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IF Bancorp, Inc. (NASDAQ:IROQ) is about to trade ex-dividend in the next four days. This means that investors who purchase shares on or after the 25th of March will not receive the dividend, which will be paid on the 16th of April.
IF Bancorp's next dividend payment will be US$0.15 per share. Last year, in total, the company distributed US$0.30 to shareholders. Calculating the last year's worth of payments shows that IF Bancorp has a trailing yield of 1.4% on the current share price of $21.8. If you buy this business for its dividend, you should have an idea of whether IF Bancorp's dividend is reliable and sustainable. So we need to check whether the dividend payments are covered, and if earnings are growing.
Dividends are typically paid from company earnings. If a company pays more in dividends than it earned in profit, then the dividend could be unsustainable. IF Bancorp has a low and conservative payout ratio of just 18% of its income after tax.
Companies that pay out less in dividends than they earn in profits generally have more sustainable dividends. The lower the payout ratio, the more wiggle room the business has before it could be forced to cut the dividend.
Have Earnings And Dividends Been Growing?
Businesses with strong growth prospects usually make the best dividend payers, because it's easier to grow dividends when earnings per share are improving. If earnings fall far enough, the company could be forced to cut its dividend. Fortunately for readers, IF Bancorp's earnings per share have been growing at 14% a year for the past five years.
Another key way to measure a company's dividend prospects is by measuring its historical rate of dividend growth. IF Bancorp has delivered an average of 15% per year annual increase in its dividend, based on the past eight years of dividend payments. It's great to see earnings per share growing rapidly over several years, and dividends per share growing right along with it.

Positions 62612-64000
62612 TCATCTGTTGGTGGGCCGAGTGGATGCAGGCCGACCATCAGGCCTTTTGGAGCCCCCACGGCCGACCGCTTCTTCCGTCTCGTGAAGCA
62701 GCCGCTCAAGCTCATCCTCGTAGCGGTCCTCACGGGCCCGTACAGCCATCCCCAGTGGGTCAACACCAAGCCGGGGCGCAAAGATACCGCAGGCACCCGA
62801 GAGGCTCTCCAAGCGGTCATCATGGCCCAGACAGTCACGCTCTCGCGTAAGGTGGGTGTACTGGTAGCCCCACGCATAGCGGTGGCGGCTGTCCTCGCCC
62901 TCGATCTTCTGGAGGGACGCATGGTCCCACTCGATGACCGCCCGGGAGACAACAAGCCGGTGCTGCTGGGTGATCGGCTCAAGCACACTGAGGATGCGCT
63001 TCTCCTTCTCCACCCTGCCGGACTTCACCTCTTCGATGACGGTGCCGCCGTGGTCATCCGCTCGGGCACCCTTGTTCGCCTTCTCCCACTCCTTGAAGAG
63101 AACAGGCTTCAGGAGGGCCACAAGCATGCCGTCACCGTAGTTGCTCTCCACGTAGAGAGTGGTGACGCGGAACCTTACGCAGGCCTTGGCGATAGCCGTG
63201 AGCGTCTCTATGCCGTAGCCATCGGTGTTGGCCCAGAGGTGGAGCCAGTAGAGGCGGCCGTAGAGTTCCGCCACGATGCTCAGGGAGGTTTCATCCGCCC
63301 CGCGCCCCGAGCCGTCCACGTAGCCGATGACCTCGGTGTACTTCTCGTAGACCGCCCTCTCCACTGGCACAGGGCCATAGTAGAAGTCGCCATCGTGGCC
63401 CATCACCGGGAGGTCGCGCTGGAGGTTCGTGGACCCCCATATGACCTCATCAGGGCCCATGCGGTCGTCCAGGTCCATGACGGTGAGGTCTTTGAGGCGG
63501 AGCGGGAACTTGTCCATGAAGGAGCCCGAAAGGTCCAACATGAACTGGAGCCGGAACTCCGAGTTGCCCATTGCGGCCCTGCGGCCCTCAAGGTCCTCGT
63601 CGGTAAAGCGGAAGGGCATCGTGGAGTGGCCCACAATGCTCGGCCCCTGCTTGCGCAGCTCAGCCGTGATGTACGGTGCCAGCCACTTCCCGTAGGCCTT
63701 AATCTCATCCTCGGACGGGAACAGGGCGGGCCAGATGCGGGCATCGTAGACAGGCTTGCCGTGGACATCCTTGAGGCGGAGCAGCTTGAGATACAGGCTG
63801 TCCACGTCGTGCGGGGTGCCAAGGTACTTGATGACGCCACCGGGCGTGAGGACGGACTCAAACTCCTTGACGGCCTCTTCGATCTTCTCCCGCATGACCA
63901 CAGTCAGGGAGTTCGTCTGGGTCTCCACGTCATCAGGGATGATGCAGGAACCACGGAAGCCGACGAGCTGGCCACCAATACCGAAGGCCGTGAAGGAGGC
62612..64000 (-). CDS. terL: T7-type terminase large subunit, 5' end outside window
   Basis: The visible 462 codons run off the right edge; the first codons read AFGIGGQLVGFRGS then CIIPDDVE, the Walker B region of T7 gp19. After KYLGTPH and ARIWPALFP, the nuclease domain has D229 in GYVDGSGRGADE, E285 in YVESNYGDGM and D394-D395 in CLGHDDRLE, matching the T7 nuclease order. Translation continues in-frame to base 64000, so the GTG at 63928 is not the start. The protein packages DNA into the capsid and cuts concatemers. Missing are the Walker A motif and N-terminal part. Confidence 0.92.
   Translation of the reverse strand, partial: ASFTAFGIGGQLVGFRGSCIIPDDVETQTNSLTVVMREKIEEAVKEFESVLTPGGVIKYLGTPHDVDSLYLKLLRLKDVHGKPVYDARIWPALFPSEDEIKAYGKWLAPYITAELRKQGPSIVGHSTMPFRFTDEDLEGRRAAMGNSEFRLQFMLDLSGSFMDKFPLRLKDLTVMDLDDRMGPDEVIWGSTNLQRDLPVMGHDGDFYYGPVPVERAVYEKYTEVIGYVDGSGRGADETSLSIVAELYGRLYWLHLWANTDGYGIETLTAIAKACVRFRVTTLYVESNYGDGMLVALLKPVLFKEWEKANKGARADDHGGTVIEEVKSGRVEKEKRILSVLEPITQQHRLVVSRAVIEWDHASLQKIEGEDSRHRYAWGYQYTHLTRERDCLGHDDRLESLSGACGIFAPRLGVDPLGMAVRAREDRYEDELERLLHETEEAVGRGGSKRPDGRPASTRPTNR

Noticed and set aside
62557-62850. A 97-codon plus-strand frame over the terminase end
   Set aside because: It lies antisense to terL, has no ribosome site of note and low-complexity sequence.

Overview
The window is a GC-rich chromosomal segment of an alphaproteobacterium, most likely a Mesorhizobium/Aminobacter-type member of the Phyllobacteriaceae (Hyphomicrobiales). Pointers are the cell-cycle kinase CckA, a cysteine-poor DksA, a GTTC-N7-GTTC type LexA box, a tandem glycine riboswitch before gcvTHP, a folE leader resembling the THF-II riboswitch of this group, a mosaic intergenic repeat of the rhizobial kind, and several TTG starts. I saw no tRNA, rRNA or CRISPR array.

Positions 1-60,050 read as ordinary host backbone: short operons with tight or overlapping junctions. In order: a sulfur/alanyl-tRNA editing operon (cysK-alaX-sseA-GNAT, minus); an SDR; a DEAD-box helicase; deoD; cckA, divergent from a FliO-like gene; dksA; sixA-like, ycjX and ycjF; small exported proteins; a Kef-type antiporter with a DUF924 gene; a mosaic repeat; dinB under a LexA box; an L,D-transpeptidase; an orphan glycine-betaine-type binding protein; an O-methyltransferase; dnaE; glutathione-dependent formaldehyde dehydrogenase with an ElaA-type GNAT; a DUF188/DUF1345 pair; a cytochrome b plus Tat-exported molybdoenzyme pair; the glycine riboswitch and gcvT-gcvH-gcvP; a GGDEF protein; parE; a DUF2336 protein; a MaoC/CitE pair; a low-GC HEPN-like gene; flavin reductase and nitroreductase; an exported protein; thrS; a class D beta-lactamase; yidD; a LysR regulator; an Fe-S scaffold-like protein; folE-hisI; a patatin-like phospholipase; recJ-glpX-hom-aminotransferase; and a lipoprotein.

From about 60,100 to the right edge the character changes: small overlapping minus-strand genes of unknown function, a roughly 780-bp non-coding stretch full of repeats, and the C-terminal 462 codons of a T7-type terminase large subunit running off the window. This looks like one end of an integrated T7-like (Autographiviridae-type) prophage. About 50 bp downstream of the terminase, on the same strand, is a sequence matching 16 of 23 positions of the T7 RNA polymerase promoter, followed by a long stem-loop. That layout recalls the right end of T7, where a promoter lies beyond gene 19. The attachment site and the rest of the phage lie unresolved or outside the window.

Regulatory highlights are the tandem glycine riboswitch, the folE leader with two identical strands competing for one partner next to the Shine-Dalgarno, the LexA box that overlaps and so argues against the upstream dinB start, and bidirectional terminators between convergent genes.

The Bottom Line
Is IF Bancorp an attractive dividend stock, or better left on the shelf? When companies are growing rapidly and retaining a majority of the profits within the business, it's usually a sign that reinvesting earnings creates more value than paying dividends to shareholders. This strategy can add significant value to shareholders over the long term - as long as it's done without issuing too many new shares. In summary, IF Bancorp appears to have some promise as a dividend stock, and we'd suggest taking a closer look at it.
With that in mind, a critical part of thorough stock research is being aware of any risks that stock currently faces. Every company has risks, and we've spotted 2 warning signs for IF Bancorp you should know about.
If you're in the market for dividend stocks, we recommend checking our list of top dividend stocks with a greater than 2% yield and an upcoming dividend.
This article by Simply Wall St is general in nature. It does not constitute a recommendation to buy or sell any stock, and does not take account of your objectives, or your financial situation. We aim to bring you long-term focused analysis driven by fundamental data. Note that our analysis may not factor in the latest price-sensitive company announcements or qualitative material. Simply Wall St has no position in any stocks mentioned.
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